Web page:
Since the pandemic changed the timing for a lot of projects, what’s the big deal? Well, the film version of Hamilton was supposed to be released this coming October (2021). But instead, it was released on Disney+ in the middle of last year, and has been a popular streaming choice. For me and many others who have seen this version of Hamilton (in my case, several times), In the Heights comes off as a delightful but pale early version of a Lin-Manuel Miranda work, a great first draft for the deeper and richer Hamilton.

Is that unfair to In the Heights? Yes, but it’s still the way many are going to see it, with the monumental Hamilton firmly sitting in the background. It’s energetic (too much at times) and colorful, and its focus on a specific neighborhood and cultural community will always make it focused and relevant. (Disclosure: My family lived in Manhattan in the ‘70s and ‘80s—for the most part in a Hispanic neighborhood—and we had friends who lived in Washington Heights. The many New York City jokes hit home, and added to the experience.)

The film is a good half-hour too long, and feels like it just has to include large showstopper numbers that clearly worked better on stage. For a musician/singer like myself, those numbers have an attraction that might not work on others; my guess is that they will seem to go on too long and will be seen as distractions from the main story line/s.

Musicals always have the tremendous creative challenge of creating a universe in which people can sing and/or dance. Hamilton was essentially all-singing, but In the Heights, while having long and involved musical numbers, has many “normal” dialogue scenes as well. Opening as the film does with a large group number, it suggests that this is going to be all-singing as well, but then it settles down to going back and forth between spoken and singing/dancing scenes. Transitions are easy and natural, and nothing seems forced.

The plot is not the point, as the real point is Washington Heights—a place, not a story. But there is a central story, and many, many side ones as well. There are actually too many stories here, and the film loses its focus more than once. There are several attractive characters here whose stories we are interested in following, but the many group numbers often pull us away from our investment in these characters, and the abundant energy of the numbers isn’t enough to keep us as invested as we are in the individual people and their particular challenges.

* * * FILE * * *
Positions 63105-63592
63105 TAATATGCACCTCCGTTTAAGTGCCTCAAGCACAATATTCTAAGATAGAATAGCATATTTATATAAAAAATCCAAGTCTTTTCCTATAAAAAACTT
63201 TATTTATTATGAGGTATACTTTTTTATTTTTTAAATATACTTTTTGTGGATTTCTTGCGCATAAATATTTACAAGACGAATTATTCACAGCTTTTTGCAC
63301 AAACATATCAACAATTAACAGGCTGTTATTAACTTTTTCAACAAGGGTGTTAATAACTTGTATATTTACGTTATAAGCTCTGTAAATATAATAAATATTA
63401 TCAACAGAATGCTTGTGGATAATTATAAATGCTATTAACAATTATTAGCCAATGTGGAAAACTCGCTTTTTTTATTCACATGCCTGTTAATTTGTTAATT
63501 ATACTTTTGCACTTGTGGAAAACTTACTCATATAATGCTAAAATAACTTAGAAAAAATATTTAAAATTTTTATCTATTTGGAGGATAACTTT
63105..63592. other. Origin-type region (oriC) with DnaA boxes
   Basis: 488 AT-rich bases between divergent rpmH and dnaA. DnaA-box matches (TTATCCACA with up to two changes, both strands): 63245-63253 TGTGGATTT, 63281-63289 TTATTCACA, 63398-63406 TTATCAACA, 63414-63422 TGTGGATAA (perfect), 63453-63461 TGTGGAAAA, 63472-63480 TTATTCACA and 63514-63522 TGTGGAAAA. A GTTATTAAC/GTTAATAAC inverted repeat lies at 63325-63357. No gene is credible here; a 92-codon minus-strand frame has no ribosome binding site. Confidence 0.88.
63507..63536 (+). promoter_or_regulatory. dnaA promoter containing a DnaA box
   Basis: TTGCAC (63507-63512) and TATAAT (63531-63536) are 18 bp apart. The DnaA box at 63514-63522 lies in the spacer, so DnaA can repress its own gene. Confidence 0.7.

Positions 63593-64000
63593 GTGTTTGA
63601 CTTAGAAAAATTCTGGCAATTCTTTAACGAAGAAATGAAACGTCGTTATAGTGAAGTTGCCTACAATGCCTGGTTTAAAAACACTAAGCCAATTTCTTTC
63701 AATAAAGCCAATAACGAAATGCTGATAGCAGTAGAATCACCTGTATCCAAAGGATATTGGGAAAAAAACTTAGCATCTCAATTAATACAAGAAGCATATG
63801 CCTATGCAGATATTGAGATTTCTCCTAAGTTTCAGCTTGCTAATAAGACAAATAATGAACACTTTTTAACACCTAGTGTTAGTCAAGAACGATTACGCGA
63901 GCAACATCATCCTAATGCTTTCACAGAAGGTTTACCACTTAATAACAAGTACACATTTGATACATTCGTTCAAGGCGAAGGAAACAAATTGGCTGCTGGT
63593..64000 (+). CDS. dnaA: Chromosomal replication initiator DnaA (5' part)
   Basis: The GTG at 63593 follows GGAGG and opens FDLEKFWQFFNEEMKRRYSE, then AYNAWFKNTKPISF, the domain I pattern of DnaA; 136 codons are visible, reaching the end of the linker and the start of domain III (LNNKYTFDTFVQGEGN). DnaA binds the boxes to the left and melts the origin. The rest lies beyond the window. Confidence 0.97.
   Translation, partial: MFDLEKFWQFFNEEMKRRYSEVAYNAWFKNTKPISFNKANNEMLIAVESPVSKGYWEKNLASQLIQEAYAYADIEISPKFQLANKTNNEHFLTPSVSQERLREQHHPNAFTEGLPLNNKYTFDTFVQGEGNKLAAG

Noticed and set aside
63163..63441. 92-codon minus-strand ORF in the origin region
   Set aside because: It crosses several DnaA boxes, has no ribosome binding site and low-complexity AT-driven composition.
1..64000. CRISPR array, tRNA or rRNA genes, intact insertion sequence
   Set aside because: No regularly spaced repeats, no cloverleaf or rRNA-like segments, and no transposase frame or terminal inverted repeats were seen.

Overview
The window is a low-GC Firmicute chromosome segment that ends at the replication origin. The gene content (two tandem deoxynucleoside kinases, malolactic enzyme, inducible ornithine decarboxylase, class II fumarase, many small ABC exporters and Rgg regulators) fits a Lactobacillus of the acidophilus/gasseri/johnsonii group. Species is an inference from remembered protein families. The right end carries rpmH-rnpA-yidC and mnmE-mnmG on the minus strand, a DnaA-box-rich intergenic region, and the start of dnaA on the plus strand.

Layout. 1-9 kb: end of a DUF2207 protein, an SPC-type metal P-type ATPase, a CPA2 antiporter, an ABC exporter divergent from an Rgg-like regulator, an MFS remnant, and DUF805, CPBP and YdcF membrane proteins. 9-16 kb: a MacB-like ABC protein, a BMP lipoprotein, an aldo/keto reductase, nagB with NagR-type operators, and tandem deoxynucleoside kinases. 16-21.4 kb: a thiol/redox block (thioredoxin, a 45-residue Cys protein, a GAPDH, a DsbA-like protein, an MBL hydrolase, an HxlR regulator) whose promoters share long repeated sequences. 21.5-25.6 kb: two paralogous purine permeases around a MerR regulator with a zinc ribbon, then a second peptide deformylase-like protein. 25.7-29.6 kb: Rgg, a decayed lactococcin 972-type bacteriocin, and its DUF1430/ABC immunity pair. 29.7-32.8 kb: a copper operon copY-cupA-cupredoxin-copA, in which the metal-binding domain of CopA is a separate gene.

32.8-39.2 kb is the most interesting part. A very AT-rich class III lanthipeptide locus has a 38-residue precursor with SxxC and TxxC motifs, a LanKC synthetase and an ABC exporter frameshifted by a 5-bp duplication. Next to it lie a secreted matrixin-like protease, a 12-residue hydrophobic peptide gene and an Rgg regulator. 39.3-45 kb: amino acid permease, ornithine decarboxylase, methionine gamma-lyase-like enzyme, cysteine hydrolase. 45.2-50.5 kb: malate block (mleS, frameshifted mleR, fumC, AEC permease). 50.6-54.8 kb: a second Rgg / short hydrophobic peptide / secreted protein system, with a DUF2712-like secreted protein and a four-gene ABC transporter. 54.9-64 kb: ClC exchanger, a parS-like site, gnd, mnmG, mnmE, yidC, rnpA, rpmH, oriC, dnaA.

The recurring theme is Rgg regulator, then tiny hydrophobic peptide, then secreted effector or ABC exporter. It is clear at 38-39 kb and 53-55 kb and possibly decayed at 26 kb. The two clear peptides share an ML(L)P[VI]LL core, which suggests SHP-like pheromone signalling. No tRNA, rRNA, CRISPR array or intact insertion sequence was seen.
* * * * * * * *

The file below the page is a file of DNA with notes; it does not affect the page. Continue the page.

Key among these people is Anthony Ramos, who occupies the soft, warm center of the film with a soft and warm character. What his character Usnavi does in the film and what he wants really doesn’t matter; it’s what Ramos radiates that matters. Ramos, who played the dual roles of John Laurens and Philip Hamilton in Hamilton, easily holds this film together, and while only a decent singer and dancer, holds his own in those regards and has a strong screen presence of likeability and relatability. It will be fascinating to see where he goes to from here.

There has been a good deal of press around the presence of Jimmy Smits in a major role. The non-singing dramatic actor does a little bit of singing (well done) and some dance-like moves that can substitute for real dancing. He provides the gravitas of the piece, and while Ramon remains the standout, Smits fills his role well.

The two female romantic leads are lovely and have lovely voices. But after hearing what Renée Elise Goldsberry and Phillipa Soo did with Miranda’s words and music in Hamilton, these two sounded more like Disney princesses. They are competent actors and very good singers, but they suffer by comparison (again, unfair, but real).

A real standout among the supporting playes is Tony nominee (for the stage version of In the Heights) Olga Merediz, who plays Abuela Claudia, and provides some real heart in the first half of the film. Then in the second half, she steals the film for a while with a showstopper number that reveals a surprisingly strong voice and a command we didn’t see coming. After all the big numbers (on the streets, in the pool, etc.), this is the number that really lifts the film. I was thinking in the first half of the film that hers was the character and performance that might draw a Best Supporting Actress nomination. Watching her big number (“Paciencia Y Fe”) only confirmed that.